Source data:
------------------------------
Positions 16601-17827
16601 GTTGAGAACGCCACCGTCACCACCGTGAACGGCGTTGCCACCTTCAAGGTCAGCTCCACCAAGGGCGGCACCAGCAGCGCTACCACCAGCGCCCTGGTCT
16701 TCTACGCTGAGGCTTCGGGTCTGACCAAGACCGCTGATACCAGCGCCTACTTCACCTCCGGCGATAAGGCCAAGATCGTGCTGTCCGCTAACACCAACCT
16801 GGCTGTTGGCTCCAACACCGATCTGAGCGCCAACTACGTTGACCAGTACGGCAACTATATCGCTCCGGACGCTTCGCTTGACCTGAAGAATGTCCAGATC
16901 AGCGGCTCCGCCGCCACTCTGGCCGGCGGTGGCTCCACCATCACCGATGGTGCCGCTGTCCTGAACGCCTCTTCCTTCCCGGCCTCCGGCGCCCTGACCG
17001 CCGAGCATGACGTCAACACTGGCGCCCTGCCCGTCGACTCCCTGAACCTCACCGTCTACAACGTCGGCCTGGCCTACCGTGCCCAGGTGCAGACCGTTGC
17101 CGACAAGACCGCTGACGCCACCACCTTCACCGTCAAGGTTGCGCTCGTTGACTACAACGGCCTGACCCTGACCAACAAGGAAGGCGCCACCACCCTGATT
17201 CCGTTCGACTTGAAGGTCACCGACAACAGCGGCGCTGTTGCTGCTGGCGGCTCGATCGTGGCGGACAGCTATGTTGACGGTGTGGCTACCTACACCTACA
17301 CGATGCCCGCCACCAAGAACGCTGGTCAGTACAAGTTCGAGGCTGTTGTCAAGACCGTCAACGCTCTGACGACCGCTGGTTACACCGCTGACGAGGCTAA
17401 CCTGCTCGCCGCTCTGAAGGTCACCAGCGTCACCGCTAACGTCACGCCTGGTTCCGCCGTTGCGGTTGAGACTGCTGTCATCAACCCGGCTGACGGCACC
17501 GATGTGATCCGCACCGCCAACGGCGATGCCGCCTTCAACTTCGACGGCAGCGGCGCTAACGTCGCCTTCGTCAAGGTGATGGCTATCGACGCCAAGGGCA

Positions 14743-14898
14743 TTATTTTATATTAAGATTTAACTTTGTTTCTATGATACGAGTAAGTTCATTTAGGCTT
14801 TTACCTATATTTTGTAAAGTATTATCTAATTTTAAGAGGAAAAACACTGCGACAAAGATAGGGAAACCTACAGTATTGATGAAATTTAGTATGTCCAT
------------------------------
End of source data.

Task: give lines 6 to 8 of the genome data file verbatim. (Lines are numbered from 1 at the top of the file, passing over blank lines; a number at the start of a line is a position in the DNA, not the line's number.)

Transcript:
17001 CCGAGCATGACGTCAACACTGGCGCCCTGCCCGTCGACTCCCTGAACCTCACCGTCTACAACGTCGGCCTGGCCTACCGTGCCCAGGTGCAGACCGTTGC
17101 CGACAAGACCGCTGACGCCACCACCTTCACCGTCAAGGTTGCGCTCGTTGACTACAACGGCCTGACCCTGACCAACAAGGAAGGCGCCACCACCCTGATT
17201 CCGTTCGACTTGAAGGTCACCGACAACAGCGGCGCTGTTGCTGCTGGCGGCTCGATCGTGGCGGACAGCTATGTTGACGGTGTGGCTACCTACACCTACA